• Ed Flattau

Overshadowed "Good News"

It’s easy enough to identify negative environmental impacts that the nation experienced during 2020. There was no shortage of record-breaking floods, droughts, and heat waves, exacerbated by the presence of a viral pandemic and its related ecological damage.

There were, however, some positive environmental developments that occurred during the year. It’s just that they were overshadowed by the sensational nature of bad news. Human nature finds disasters more tantalizing than what is often perceived as “run-of-the-mill”, “taken-for-granted” favorable environmental news.

These positive environmental developments included US Congressional review of the 1973 Endangered Species Act (ESA) and reaffirmation of the standard that cost should not be considered in determining a species’ eligibility for an “endangered” listing.

Another objective of the ESA is to de-list “endangered” species, and such recoveries certainly occurred in 2020. Were you aware of the removal from the ESA list of grey wolves, White Southern rhino, and prairie dogs? However, environmentalists were not impressed with many of these de-listings, regarding them as a sop to landowners (and corporate donors) seeking to lay claim to species’ critical habitats.

Did you know that renewable energy generated more new jobs in 2020 than the fossil fuels industry? The environmental movement is campaigning to gradually phase out fossil fuels in favor of renewable clean energy.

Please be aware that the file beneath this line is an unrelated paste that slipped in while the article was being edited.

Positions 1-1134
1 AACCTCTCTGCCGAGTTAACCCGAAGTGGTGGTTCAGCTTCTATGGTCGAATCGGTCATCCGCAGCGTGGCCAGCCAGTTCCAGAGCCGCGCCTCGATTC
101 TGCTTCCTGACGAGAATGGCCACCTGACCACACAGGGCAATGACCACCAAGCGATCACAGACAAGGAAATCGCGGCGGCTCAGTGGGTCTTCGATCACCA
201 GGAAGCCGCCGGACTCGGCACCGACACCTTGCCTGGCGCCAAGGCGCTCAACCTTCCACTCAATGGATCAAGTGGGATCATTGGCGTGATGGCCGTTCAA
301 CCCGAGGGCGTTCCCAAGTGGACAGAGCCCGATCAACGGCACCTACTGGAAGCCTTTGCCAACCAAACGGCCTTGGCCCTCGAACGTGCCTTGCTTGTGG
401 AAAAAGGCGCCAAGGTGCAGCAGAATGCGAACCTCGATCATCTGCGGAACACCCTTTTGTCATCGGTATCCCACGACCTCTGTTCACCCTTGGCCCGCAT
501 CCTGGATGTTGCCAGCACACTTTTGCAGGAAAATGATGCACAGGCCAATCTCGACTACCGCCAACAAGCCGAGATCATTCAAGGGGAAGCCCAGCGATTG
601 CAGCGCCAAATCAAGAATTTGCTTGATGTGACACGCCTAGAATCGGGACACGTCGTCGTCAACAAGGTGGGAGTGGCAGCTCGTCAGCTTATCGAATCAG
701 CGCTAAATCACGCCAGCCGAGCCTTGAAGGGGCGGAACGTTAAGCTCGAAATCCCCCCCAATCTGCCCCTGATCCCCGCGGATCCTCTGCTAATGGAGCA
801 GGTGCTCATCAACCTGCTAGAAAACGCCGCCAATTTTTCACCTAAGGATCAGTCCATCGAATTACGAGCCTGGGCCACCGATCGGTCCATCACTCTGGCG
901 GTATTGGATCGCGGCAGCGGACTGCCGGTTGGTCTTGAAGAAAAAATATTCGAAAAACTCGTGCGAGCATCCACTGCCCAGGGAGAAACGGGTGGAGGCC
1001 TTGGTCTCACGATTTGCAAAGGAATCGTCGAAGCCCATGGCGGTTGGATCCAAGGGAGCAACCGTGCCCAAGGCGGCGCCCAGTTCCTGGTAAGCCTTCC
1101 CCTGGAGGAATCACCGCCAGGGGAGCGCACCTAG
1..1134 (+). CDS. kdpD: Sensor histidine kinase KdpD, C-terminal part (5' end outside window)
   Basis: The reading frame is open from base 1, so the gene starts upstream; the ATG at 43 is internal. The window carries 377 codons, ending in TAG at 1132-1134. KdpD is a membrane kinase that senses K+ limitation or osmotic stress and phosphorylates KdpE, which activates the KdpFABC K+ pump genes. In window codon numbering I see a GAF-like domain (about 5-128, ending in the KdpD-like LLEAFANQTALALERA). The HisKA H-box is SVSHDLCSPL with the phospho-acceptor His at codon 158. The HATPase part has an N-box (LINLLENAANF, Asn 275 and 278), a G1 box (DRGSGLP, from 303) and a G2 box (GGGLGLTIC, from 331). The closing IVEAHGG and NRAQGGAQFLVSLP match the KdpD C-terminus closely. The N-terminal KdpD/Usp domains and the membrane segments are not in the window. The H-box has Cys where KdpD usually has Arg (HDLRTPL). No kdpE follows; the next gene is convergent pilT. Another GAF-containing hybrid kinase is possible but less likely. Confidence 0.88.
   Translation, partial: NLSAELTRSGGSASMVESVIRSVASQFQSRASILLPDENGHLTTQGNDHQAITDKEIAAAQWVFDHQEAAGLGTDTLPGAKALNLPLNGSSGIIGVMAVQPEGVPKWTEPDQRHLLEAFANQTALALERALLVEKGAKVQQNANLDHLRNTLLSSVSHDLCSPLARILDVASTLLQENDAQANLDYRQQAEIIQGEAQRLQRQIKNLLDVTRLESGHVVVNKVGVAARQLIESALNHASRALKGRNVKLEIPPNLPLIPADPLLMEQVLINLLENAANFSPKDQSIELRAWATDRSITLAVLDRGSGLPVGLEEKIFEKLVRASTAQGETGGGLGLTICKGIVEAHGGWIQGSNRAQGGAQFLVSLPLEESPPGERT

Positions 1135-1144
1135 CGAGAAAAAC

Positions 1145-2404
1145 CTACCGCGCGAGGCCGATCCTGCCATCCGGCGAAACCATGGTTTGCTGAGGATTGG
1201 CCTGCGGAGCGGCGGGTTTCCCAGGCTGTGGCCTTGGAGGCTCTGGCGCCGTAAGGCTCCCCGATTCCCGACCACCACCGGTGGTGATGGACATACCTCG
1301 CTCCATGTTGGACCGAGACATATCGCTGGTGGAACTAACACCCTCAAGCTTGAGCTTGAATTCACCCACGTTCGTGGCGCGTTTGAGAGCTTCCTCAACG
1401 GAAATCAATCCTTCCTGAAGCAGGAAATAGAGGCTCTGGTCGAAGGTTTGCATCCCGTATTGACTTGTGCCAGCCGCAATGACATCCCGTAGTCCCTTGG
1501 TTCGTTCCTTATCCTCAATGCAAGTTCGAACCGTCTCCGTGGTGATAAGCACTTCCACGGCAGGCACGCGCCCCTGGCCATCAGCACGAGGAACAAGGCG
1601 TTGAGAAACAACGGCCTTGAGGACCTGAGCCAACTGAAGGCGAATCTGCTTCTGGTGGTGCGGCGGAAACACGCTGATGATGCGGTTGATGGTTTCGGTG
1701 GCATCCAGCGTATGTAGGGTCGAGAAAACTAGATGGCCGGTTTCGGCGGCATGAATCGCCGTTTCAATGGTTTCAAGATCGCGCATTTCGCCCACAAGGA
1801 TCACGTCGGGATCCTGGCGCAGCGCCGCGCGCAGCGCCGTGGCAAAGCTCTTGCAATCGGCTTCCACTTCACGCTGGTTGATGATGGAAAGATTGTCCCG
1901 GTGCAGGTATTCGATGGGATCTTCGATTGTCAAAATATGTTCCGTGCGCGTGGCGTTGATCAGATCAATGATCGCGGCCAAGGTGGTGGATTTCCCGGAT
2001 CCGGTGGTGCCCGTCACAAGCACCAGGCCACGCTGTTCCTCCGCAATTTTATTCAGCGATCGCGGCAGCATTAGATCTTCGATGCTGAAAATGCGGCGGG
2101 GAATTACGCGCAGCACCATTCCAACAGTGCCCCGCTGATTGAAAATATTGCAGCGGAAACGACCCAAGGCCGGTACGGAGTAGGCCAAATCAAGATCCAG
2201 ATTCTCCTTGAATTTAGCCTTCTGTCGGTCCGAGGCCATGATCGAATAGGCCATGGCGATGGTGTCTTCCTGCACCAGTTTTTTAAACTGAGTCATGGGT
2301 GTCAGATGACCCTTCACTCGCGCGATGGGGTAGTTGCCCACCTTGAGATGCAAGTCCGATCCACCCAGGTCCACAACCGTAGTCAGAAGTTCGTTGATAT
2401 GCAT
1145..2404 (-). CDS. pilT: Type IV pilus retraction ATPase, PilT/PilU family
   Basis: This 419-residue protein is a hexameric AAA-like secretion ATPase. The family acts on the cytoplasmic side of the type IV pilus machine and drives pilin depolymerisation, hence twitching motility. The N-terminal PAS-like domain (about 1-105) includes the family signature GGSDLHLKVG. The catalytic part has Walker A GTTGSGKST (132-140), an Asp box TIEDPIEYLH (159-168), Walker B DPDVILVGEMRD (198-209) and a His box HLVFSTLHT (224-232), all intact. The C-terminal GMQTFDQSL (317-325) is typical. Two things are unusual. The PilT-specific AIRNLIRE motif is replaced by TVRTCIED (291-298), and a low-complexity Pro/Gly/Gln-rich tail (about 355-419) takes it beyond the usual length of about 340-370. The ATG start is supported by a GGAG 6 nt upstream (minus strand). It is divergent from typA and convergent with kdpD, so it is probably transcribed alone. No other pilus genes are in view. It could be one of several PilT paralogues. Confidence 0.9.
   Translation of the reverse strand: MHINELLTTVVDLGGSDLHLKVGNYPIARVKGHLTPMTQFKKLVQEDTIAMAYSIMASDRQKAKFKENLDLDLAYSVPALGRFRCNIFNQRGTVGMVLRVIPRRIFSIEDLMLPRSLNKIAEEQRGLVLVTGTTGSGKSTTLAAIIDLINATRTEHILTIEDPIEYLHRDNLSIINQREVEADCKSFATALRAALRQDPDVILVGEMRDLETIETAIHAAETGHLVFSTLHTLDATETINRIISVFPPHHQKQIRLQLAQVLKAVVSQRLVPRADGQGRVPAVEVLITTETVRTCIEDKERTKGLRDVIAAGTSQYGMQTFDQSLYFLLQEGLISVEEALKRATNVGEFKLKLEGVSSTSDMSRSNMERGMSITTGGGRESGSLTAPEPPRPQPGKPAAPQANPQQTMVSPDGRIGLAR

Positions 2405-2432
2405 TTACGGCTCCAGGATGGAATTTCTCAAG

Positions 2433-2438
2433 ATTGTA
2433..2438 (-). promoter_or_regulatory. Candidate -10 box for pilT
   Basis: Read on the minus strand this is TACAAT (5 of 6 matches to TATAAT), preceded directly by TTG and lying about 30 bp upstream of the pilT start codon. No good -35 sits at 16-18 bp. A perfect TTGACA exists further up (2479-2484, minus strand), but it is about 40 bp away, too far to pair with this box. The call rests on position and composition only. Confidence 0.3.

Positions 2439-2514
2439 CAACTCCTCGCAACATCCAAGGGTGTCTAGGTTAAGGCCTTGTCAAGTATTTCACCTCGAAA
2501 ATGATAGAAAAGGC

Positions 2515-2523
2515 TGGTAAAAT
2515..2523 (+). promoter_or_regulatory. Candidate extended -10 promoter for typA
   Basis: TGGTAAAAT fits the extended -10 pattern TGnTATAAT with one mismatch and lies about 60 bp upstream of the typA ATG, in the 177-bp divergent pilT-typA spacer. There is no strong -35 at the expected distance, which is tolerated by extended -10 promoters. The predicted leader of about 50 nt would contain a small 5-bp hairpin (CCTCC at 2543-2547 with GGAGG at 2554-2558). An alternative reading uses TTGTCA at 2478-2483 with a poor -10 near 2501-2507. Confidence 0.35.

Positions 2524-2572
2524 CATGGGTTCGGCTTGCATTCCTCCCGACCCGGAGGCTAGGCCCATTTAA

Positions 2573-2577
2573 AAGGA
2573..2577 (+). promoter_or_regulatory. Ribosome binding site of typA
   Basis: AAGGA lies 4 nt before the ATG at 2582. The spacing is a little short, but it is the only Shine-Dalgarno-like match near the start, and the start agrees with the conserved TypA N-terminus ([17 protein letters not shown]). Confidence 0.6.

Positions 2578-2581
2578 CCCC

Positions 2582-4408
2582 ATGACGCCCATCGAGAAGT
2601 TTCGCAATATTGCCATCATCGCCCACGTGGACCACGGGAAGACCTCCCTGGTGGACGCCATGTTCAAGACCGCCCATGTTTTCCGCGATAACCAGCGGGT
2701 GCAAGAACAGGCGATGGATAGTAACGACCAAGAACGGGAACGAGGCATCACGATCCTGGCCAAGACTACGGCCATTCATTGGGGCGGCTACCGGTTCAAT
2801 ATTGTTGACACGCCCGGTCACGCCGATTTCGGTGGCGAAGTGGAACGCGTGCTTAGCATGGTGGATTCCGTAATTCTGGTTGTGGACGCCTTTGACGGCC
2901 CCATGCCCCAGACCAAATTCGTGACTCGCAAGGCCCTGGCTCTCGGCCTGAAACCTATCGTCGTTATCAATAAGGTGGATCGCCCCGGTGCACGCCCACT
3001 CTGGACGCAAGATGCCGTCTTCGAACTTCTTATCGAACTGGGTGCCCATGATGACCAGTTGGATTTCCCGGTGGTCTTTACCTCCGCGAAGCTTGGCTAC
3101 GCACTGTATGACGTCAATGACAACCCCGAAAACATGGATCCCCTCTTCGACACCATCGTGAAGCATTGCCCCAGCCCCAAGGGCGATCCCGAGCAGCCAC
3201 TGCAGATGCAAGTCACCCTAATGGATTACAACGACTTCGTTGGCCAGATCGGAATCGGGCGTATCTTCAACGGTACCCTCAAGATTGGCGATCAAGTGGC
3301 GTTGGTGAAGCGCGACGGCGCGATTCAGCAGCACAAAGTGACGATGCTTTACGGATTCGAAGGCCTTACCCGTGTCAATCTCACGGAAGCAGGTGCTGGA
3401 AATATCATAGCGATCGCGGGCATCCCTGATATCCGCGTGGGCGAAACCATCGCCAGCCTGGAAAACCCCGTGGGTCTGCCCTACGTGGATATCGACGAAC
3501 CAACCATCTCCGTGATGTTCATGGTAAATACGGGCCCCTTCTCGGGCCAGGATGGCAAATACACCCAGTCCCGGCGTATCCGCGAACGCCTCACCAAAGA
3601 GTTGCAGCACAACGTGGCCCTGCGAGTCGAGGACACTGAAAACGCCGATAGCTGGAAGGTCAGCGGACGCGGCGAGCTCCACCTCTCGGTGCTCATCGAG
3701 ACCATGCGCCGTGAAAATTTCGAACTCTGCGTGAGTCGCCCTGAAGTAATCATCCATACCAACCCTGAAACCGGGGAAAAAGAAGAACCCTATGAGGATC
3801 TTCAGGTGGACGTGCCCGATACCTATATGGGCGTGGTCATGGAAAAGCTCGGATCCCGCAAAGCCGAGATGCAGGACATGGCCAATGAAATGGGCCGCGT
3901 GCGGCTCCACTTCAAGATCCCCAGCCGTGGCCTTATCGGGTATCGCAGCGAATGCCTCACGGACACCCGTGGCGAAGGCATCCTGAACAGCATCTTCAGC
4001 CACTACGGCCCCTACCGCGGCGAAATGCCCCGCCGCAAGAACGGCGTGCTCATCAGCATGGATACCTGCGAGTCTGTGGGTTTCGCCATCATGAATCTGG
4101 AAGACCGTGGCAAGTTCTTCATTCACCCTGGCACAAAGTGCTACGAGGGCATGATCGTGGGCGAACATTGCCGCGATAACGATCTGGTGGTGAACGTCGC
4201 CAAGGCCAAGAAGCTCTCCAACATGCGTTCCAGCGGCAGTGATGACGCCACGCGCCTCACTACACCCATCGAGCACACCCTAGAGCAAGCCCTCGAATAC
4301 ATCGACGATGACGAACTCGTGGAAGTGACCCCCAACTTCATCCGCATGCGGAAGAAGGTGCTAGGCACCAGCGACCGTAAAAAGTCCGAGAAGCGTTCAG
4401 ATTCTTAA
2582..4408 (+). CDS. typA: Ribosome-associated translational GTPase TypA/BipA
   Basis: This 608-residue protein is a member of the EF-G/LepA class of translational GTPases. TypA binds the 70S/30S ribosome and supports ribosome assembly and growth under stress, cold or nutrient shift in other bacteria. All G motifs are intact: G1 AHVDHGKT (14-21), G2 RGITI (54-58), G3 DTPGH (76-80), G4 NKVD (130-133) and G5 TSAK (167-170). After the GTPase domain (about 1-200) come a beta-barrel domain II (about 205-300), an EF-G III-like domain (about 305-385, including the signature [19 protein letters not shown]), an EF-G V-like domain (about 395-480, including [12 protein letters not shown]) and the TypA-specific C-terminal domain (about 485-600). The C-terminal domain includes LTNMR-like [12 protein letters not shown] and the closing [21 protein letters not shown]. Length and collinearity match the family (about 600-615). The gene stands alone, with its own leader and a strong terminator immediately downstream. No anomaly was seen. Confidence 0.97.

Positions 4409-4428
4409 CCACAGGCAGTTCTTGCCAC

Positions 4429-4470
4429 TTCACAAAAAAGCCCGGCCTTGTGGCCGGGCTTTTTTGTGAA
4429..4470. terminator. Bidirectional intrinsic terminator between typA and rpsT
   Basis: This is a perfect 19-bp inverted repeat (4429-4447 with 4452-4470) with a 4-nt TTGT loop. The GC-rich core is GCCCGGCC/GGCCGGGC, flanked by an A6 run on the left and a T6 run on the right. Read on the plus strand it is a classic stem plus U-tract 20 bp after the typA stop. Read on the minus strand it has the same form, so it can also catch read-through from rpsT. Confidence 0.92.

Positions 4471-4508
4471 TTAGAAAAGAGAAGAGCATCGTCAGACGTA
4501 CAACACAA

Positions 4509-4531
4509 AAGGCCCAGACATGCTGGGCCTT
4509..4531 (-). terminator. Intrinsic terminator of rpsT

In 2020, President-Elect Biden used his anticipated authority to take steps to reverse the Trump Administration’s reductions – at the behest of the extraction industries – in the size of undeveloped land in southern Utah’s national monuments. It is the same reversal that Trump used to shrink the size of these monuments which had expanded during former President Obama’s term.

Biden also set the stage for a 2021 ban on new oil drilling on all public lands by ordering an anticipatory “pause”, much to the chagrin of the energy industry.

Ultimately, the general public needs to pay more attention when the “good” eclipses the “bad” so that other positive environmental outcomes receive credit where credit is due.

APWA Silicon Valley 2020


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